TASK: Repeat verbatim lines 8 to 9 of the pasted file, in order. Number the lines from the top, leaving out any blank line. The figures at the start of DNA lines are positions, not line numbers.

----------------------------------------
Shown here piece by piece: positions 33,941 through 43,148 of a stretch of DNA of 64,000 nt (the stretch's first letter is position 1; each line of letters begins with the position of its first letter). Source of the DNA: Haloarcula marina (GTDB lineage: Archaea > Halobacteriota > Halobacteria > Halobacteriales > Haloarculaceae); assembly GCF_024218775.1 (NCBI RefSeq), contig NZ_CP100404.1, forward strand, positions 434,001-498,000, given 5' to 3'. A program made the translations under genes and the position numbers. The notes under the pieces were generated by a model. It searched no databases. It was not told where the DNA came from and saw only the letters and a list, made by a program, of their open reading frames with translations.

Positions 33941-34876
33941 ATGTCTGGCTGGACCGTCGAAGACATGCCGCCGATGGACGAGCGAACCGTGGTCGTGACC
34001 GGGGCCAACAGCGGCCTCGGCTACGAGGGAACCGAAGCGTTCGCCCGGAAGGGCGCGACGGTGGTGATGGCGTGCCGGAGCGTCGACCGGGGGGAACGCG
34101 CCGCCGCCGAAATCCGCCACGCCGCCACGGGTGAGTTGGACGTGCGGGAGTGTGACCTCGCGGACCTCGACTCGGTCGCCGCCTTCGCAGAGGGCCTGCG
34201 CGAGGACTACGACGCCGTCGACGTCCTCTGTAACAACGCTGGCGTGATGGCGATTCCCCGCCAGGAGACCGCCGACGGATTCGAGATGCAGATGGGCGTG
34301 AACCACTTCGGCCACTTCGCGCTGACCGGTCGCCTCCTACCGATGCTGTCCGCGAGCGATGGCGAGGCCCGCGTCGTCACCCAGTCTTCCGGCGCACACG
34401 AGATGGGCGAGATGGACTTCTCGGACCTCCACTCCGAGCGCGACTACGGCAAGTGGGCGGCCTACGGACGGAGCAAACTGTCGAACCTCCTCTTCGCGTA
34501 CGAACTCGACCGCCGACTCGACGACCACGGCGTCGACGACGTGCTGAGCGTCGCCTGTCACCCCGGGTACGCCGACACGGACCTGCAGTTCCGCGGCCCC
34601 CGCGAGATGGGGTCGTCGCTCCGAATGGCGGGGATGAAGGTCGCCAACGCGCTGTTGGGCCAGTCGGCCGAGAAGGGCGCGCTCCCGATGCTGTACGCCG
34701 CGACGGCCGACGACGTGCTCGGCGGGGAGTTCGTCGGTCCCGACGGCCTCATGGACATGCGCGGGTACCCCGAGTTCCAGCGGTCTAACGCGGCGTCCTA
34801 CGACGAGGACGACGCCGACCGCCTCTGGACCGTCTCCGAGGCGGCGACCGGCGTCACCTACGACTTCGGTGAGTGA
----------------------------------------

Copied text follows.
34401 AGATGGGCGAGATGGACTTCTCGGACCTCCACTCCGAGCGCGACTACGGCAAGTGGGCGGCCTACGGACGGAGCAAACTGTCGAACCTCCTCTTCGCGTA
34501 CGAACTCGACCGCCGACTCGACGACCACGGCGTCGACGACGTGCTGAGCGTCGCCTGTCACCCCGGGTACGCCGACACGGACCTGCAGTTCCGCGGCCCC